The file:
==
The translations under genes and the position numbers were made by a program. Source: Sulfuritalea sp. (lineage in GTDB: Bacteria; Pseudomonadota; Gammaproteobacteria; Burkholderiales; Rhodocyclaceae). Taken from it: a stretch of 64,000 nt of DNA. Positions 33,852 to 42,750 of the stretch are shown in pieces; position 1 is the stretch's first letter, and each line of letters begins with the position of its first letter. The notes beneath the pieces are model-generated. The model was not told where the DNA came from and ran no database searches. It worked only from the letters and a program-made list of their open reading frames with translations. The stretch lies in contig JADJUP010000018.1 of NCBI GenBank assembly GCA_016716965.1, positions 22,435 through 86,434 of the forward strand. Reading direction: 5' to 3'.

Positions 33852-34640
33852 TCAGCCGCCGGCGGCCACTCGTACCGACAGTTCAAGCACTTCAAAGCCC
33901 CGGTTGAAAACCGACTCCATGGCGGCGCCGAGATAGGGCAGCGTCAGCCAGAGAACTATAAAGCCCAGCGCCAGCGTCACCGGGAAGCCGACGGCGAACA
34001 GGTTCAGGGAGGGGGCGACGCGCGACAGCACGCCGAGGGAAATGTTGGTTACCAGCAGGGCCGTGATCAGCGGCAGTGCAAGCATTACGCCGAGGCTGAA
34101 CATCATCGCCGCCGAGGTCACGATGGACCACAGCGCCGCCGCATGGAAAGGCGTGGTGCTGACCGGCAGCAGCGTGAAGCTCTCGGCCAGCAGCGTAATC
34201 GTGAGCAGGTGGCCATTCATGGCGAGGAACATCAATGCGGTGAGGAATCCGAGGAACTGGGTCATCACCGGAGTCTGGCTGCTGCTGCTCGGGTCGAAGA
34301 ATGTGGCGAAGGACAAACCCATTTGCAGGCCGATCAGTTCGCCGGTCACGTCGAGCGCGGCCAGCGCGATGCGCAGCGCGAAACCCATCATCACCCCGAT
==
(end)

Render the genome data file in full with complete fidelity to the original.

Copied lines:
The translations under genes and the position numbers were made by a program. Source: Sulfuritalea sp. (lineage in GTDB: Bacteria; Pseudomonadota; Gammaproteobacteria; Burkholderiales; Rhodocyclaceae). Taken from it: a stretch of 64,000 nt of DNA. Positions 33,852 to 42,750 of the stretch are shown in pieces; position 1 is the stretch's first letter, and each line of letters begins with the position of its first letter. The notes beneath the pieces are model-generated. The model was not told where the DNA came from and ran no database searches. It worked only from the letters and a program-made list of their open reading frames with translations. The stretch lies in contig JADJUP010000018.1 of NCBI GenBank assembly GCA_016716965.1, positions 22,435 through 86,434 of the forward strand. Reading direction: 5' to 3'.

Positions 33852-34640
33852 TCAGCCGCCGGCGGCCACTCGTACCGACAGTTCAAGCACTTCAAAGCCC
33901 CGGTTGAAAACCGACTCCATGGCGGCGCCGAGATAGGGCAGCGTCAGCCAGAGAACTATAAAGCCCAGCGCCAGCGTCACCGGGAAGCCGACGGCGAACA
34001 GGTTCAGGGAGGGGGCGACGCGCGACAGCACGCCGAGGGAAATGTTGGTTACCAGCAGGGCCGTGATCAGCGGCAGTGCAAGCATTACGCCGAGGCTGAA
34101 CATCATCGCCGCCGAGGTCACGATGGACCACAGCGCCGCCGCATGGAAAGGCGTGGTGCTGACCGGCAGCAGCGTGAAGCTCTCGGCCAGCAGCGTAATC
34201 GTGAGCAGGTGGCCATTCATGGCGAGGAACATCAATGCGGTGAGGAATCCGAGGAACTGGGTCATCACCGGAGTCTGGCTGCTGCTGCTCGGGTCGAAGA
34301 ATGTGGCGAAGGACAAACCCATTTGCAGGCCGATCAGTTCGCCGGTCACGTCGAGCGCGGCCAGCGCGATGCGCAGCGCGAAACCCATCATCACCCCGAT